Stage 3: Hatred of Chris Baird. Is Chris Baird's dad really powerful or something? Does he possess compromising photos of important people? What I'm asking is: what was it that kept this man on the field for so long? Was it the same thing that's keeping Andy Rooney on TV? With all of Fulham's contacts with America, why didn't they just pick any - literally any- right back from MLS? They're all better than Chris Baird.

Stage 4: Denial/False Hope. I don't think that Mohamed Al-Fayed celebrates Christmas, but I sure celebrated when he fired Lawrie Sanchez in December. With that act alone, things started looking up. After all, surely the new coach wouldn't make the same mistake that Sanchez had made: buying players based on reputation alone, then sticking with those players for too long in a stubborn attempt to avoid admitting a mistake. Besides, Bullard and McBride were coming back, and Bolton was horrible, and Derby was already down, and Wigan is a rugby town, so there's nothing to worry about, right? Right?

Stage 5: Xenophobia. You know who's fault this all is? Foreigners. Specifically those filthy fucking Irish: Baird and Healy and Davis and Aaron Hughes...they're the ones to blame. They come here and they take jobs away from hard working Americans, and look what happens. None of this is the Americans' fault. Bocanegra, Dempsey, and Keller aren't seeing enough minutes, and it's all because of their sneaky English coach. The English have always favored the Irish.

Stage 6: Bitterness/clinging to God, guns. This is all a test. The penalty kick against Newcastle, the hand ball goal against West seems like everyone is out to screw us right now - and they undeniably are - but you know how we can get through this? Faith. A little good, old-fashioned, faith - you know, the kind of faith that causes God to give you stuff. You've read snippets of the bible - ask and it shall be given unto you. Well, God, if you're listening, I would like to hold onto a one-goal lead. And if we can't, I'm going to get a gun and shoot Chris Baird in both knees.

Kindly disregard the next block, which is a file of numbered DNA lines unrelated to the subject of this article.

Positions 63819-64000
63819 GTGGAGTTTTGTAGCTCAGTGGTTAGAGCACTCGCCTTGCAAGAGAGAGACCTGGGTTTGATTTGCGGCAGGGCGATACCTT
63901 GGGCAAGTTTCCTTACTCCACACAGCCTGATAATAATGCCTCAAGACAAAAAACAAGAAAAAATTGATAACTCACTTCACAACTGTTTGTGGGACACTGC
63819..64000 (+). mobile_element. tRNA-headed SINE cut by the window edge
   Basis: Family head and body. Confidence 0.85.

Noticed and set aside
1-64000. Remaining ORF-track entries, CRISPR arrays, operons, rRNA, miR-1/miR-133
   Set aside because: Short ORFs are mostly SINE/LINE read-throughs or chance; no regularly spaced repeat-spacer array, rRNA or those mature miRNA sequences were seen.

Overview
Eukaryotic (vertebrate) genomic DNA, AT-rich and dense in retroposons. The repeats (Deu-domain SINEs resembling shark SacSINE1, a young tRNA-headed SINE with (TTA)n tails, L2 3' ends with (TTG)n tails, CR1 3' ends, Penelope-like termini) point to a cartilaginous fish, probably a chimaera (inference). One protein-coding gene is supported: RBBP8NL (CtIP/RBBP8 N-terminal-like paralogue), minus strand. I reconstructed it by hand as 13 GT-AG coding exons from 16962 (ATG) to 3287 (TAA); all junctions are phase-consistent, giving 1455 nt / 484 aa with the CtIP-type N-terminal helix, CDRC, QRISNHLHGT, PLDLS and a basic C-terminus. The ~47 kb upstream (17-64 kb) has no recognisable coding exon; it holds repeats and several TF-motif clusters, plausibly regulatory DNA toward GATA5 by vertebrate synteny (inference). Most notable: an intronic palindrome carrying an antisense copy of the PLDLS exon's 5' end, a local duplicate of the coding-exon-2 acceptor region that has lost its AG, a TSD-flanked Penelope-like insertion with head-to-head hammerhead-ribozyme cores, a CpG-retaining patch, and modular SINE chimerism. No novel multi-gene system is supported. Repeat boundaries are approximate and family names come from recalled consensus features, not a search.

Stage 6: Aethism. Thanks a pantload, God. Or, should I say: "god". There is no hope - life is meaningless. We are born, we suffer, and then we die. Soccer is like life: a random series of chance encounters over which we have no control. All we can do is watch where the ball bounces and hope for a quick and relatively painless death. The sky is grey. The orb is spinning. I retire. Silence.

Stage 7: Manchester United. They are the Death Star of English soccer. They are big and powerful and have a gravity that draws you inward. Yes, they are evil, and they exist to squash the hope of smaller civilizations throughout the galaxy, leaving only the blackness of space...but, damn it, they win. Maybe I should stop being such a martyr and go over to the dark side.


But no...I've already decided: if Fulham go down, I'm going down with my team. Hell, I'm part Irish myself: I'll stick with this marriage forever no matter how bad it gets. Actually, after the comeback win at Man City last week, I'm starting to think they could stay up. Which either means that we've either begun Chapter IV: A New Hope, or that I've cycled back to Stage 4 and still have stages 5, 6, and 7 ahead of me.

Posted by jeffmaurer1980 at 2:18 PM EDT